How to Be a Successful Operations Leader
To succeed in operations, says ZOE COO Nicole Xu T’11, you need the short-term vision to run the business day-to-day, but you also need to be able to think three to five years ahead to build for the future.Read More
Improving Financial Health in the COVID-Era
Prudential President Jamie Kalamarides T'94 on how to improve your financial health during the COVID-19 era.Read More
Melissa Llarena T’10 on Feeling Empowered Amid Uncertainty
As a career coach and host of the An Interview with Melissa Llarena podcast, Melissa Llarena T’10 is driven by helping marketers and creative professionals rediscover their sellable strengths.Read More
How to Create a Customer-First Culture
Alison Elworthy T’11, SVP of customer success at HubSpot, offers advice on how to put customers first—no matter the size of your organization.Read More
How to Build Your Personal Leadership Style
Successful leaders develop their own authentic and personal leadership style, says long-time PetSmart CEO David Lenhardt T’96.Read More
How to Keep Your Company Data Secure
What Alison Connolly T’11 finds fascinating, most corporate leaders find terrifying. The director of strategic partnerships at DarkOwl is an expert on the darknet.Read More
How to Make a Successful Startup Pitch
In her seven years as a venture partner at LaunchCapital in Cambridge, Mass., Heather Onstott T’07 has heard about 1,000 pitches from startups.Read More
Marketing a Disruptive Brand
Together, two Tuck alumni, Kate Jhaveri T’03 and Michael Aragon T’01, led marketing and innovation at the growing global brand Twitch.Read More
Christoph Böhmer T’96 is helping lead a 500-strong volunteer effort to resettle Afghan, Iranian, and Syrian refugees in Germany.Read More
How to Promote Diversity and Nurture Talent
After Tuck, Suzanne Schaefer T’02 went into management consulting, figuring that eventually she might connect with a particular industry—to her surprise, she instead felt a strong pull toward recruiting and talent development.Read More
Gretchen Ki Steidle
Global Grassroots founder Gretchen Steidle T’01 helps women in marginalized communities unlock their considerable potential.Read More
Over twenty years ago, Carolyn McGuire T’83 helped form Community Consulting Teams of Boston. It’s still going strong today—and facilitating a lot of good work.Read More
Not many people in ball bearing sales finish their careers in venture capital. For Mike Carusi T’93, now one of the most successful health care investors in Silicon Valley, that unlikely journey started with two eye-opening years at Tuck.Read More
Bill Achtmeyer T’81 has worked with hundreds of senior executives at Fortune 500 companies and shares five pieces of advice for managing a large organization effectively.Read More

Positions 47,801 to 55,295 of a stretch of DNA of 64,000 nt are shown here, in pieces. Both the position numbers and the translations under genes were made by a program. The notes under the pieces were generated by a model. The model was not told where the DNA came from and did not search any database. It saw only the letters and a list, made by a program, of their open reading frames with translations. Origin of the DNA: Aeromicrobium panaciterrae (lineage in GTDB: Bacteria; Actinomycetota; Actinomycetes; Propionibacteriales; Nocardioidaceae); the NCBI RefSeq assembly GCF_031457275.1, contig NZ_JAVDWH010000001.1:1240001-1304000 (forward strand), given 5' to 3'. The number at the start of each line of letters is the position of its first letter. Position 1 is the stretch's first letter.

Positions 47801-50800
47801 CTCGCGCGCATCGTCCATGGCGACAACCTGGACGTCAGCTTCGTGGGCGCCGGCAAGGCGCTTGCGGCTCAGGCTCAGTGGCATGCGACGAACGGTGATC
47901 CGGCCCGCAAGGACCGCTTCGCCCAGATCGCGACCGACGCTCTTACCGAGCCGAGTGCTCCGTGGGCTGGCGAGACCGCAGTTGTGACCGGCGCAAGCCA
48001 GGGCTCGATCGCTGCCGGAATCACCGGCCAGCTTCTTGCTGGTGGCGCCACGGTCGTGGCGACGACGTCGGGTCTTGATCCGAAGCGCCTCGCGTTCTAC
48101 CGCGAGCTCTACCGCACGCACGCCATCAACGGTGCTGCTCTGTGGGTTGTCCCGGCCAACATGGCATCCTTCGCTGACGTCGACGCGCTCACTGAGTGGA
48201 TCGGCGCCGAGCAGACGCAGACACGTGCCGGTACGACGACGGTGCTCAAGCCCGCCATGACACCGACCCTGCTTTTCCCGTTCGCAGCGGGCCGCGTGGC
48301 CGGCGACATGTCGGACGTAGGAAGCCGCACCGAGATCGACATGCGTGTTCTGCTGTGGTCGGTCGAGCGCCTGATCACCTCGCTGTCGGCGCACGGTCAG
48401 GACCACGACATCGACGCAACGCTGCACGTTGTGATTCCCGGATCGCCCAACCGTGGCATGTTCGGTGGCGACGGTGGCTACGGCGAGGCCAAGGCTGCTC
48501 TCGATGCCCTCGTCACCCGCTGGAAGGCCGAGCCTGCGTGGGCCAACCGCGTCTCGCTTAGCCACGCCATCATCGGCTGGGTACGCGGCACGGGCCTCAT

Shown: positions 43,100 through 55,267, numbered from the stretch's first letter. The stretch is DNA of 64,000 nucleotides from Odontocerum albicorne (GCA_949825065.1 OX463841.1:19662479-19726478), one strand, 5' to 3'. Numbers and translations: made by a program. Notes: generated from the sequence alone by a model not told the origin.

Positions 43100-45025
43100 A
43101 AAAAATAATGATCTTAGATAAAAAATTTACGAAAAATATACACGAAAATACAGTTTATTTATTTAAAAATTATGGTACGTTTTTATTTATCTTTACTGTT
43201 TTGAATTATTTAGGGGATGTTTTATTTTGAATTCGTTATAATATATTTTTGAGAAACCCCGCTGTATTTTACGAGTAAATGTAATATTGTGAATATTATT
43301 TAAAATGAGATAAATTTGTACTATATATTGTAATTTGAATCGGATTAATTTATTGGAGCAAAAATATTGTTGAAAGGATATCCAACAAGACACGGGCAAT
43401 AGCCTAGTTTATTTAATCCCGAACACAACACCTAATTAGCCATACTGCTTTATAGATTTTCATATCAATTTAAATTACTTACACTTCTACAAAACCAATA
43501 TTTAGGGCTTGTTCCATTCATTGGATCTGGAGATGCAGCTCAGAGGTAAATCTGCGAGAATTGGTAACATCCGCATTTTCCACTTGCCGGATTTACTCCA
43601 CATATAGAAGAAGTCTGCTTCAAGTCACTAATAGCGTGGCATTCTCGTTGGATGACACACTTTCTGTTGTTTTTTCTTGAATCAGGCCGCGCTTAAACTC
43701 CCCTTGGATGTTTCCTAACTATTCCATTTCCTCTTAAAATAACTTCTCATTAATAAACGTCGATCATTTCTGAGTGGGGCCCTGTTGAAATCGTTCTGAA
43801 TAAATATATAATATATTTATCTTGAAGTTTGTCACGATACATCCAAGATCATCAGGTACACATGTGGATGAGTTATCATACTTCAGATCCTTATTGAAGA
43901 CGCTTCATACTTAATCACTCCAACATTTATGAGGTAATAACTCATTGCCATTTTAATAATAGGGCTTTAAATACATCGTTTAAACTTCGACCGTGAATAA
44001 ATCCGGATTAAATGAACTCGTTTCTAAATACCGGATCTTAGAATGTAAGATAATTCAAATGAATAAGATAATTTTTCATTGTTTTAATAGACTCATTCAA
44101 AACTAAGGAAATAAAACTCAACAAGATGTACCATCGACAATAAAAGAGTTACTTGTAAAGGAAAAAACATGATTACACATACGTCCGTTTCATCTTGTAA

On Establishing Your Personal Brand
Helen Kurtz T’97, chief marketing officer and senior vice president of Foster Farms, Inc. talks establishing your personal brand.Read More
Jennifer Wilson T'99 doesn’t recall how she ended up turning a kindergartner into a caped-crusader, but as director of the Make-A-Wish Foundation, this is part of her job.Read More
In his 20s, Duncan McDougall T’87 spent time guiding expeditions of the physical world. Since 1998, however, he has been leading expeditions of another kind, guiding children on a journey to literacy.Read More
Alan D. Pesky
After losing his son Lee in 1995, Alan Pesky T'60 and his family solidified their resolve to honor Lee’s memory by establishing an organization to help learning-disabled children.Read More
Tips for Transforming Your Career
After positions of increasing seniority at Morgan Stanley, McKinsey, and JPMorgan, Kate Grussing T’91 decided she wanted to transform her career by helping others transform theirs.Read More
On the Rewards of Nonprofit Board Service
Amy Houston T’97 was inspired to attend Tuck after seeing firsthand how a board with for-profit management experience can help a nonprofit, and she kept this lesson in mind when she joined the Robin Hood Foundation.Read More
On Influencing Company Culture
In his six seasons as executive vice president and chief human resources officer for the National Football League, Robert Gulliver T’97 has helped manage the NFL through some major cultural shifts.Read More
At Tuck, Vicki Craver T'97 discovered a latent interest in financial strategy. Now, after a successful career at Goldman Sachs and raising a family, she applies her financial accumen to vetting nonprofit projects.Read More
Curt Welling D'71, T'77 started his post-Tuck career in finance, but after 9/11, he shifted to the nonprofit sector where he made lasting impact as CEO of AmeriCares before joining the Tuck faculty.Read More
Mary Humphrey T’99 is helping make the Jane Goodall Institute a leader in on-the-ground conservation.Read More
Salil Tripathi T’85 became interested in human rights as a teenager in Bombay, when the government declared a state of emergency and suspended the constitution for 21 months.Read More
Debi Brooks T’86 didn’t set out to become a leader in the fight against Parkinson’s disease, but she recognized a unique opportunity to make a difference.Read More
How Small Businesses Can Use Online Marketing Tools
After gaining experience at several software startups, Gail Goodman T’87 launched her own in 1999. As CEO of Constant Contact, Goodman has helped more than a half-million small-business customers navigate a rapidly evolving industry.Read More
Carlos Rodriguez-Pastor Jr. T'88 founded Intercorp to make Peru the best place in Latin America to live and raise a family. Today, business is thriving and the future of Peru's emerging middle class has never been brighter.Read More